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Corps Strength – Weight Bearing

In issue two of Retired Marine Master Gunnery Sergeant Paul Roarke’s series on functional fitness he discusses methods to train for weight bearing.

After almost ten years of combat operations in Afghanistan, Marines and Soldiers know the importance of being in top physical condition. Not just running or lifting weights but in their ability to bear weight. Meaning their ability to operate while wearing heavy combat gear. Today’s front line military is outfitted with the very best weapons, protective gear and communications equipment. However while much of this stuff is made of the newest high tech materials, in the end when you pile it all on the back of a young hard charger, its still pretty heavy. Just the basic four components of a “fighting load”; weapon(s), ammo, protection and water will run at least around 25lbs. Add to that any combination of comm gear, crew served weapons, night vision, extra ammo, etc. etc. now your load can easily reach 50lbs or more. We have all seen pictures of our people humping huge loads up the rugged mountains in Afghanistan (in the cold). To do this for hours on end and still have the ability to fight requires training and real world conditioning, not football or MMA skills. I know from my own hard learned experience that the only way to condition yourself to “hump” a heavy pack is to do it. However while training back in the rear that may not always be practical. A good training alternative and what I recommend in my book “Corps Strength” is the next best thing to your actual gear; a weighted vest. I use and recommend the vests made by VMax. They come in all different weights, colors and are comfortable and durable. I have beat the hell out of mine for the last couple years it is still gtg. It is held securely to your body by velcro straps so it doesn’t shift around, allowing you to do many different exercise movements, I keep my 50lber it in the back of truck and use it for all types of training. Everything from kettle-bells to straight hiking. I think it’s the best way to get yourself conditioned to carry weight. It also is a great piece of gear for firefighters and law enforcement people to train with. Try it, it works.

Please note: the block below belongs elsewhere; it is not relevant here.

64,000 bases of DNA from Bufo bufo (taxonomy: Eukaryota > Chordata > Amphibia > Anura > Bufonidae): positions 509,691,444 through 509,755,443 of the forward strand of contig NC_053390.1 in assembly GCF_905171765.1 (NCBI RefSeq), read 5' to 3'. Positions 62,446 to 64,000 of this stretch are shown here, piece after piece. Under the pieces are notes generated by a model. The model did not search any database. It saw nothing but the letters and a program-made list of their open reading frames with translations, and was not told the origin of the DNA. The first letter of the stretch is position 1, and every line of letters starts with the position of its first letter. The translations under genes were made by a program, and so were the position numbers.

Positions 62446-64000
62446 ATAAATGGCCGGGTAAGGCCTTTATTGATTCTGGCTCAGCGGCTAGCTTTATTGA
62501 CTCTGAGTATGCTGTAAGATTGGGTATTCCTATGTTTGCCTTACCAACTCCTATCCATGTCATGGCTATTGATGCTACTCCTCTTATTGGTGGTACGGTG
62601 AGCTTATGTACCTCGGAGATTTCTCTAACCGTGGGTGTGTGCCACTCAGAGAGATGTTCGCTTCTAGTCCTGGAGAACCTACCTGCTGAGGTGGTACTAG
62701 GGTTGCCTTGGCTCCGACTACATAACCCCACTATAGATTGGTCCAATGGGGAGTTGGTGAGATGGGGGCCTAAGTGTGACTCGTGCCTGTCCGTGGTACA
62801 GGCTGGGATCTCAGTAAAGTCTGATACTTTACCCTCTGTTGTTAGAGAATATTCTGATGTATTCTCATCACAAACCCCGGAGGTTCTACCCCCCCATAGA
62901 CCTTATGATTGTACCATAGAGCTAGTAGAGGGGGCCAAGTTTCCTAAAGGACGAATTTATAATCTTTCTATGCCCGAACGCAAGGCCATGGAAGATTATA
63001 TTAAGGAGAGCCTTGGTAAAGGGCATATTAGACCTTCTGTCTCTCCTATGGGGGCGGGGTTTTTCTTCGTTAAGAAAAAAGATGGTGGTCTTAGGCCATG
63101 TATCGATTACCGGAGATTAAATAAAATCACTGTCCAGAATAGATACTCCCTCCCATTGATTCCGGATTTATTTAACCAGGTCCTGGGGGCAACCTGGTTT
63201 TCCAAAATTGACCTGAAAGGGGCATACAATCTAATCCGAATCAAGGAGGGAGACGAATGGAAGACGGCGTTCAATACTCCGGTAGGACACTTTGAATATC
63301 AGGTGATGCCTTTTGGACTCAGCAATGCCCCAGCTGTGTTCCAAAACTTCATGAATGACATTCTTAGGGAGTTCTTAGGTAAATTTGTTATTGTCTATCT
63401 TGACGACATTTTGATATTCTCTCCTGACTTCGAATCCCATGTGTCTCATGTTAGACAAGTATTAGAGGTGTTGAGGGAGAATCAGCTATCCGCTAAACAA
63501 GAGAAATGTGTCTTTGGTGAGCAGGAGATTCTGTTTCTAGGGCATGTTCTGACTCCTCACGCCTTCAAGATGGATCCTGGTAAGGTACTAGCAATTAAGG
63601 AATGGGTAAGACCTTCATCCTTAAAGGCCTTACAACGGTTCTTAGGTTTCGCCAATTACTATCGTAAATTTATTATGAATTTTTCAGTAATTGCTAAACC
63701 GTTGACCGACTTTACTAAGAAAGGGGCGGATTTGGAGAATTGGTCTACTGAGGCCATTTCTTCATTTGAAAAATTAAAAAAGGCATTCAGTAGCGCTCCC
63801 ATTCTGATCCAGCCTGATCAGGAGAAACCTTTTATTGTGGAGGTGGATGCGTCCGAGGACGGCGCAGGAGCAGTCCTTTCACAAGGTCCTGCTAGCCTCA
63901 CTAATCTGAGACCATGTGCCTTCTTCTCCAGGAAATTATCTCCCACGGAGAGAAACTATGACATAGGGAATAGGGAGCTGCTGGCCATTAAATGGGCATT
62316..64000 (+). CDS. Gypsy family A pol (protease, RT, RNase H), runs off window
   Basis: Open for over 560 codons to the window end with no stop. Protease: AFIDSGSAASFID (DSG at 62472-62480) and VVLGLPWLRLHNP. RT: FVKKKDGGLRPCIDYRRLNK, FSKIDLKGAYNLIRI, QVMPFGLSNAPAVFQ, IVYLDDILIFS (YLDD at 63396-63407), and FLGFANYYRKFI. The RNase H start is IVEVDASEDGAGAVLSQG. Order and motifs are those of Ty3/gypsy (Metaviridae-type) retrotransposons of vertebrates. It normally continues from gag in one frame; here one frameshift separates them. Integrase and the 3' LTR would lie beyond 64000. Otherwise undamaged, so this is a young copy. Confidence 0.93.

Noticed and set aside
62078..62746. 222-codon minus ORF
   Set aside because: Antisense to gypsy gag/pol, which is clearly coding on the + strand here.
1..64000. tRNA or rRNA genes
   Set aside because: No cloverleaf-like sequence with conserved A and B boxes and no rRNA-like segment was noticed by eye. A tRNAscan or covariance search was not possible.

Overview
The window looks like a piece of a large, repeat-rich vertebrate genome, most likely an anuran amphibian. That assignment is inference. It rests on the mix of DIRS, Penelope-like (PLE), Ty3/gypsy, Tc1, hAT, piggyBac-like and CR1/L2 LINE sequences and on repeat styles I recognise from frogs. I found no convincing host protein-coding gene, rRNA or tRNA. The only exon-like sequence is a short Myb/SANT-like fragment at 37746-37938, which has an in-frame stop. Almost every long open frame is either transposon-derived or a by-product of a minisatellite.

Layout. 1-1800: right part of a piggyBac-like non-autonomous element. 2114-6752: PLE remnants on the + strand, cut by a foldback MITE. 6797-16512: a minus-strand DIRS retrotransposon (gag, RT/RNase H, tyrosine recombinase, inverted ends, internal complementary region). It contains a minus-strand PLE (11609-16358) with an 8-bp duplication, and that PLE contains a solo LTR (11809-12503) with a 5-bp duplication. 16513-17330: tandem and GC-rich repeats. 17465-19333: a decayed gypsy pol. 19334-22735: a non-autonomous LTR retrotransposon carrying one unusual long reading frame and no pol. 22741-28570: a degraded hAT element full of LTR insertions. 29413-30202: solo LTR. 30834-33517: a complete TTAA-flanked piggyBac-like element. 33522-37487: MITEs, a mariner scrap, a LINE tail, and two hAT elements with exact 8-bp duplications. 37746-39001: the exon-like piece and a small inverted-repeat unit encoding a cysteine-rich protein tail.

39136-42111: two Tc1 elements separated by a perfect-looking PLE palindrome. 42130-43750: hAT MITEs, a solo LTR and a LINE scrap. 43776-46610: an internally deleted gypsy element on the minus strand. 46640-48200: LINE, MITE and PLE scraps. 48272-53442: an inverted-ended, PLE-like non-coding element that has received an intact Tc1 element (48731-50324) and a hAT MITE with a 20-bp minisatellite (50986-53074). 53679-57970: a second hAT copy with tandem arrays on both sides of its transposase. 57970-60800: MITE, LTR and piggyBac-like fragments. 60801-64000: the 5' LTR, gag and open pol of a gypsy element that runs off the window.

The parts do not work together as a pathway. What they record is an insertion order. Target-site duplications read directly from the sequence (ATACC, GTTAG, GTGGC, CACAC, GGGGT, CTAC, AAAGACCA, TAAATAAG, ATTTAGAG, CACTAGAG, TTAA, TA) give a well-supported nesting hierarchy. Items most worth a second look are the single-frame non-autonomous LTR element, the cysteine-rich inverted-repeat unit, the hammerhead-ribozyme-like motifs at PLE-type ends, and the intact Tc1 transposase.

Semper Fi

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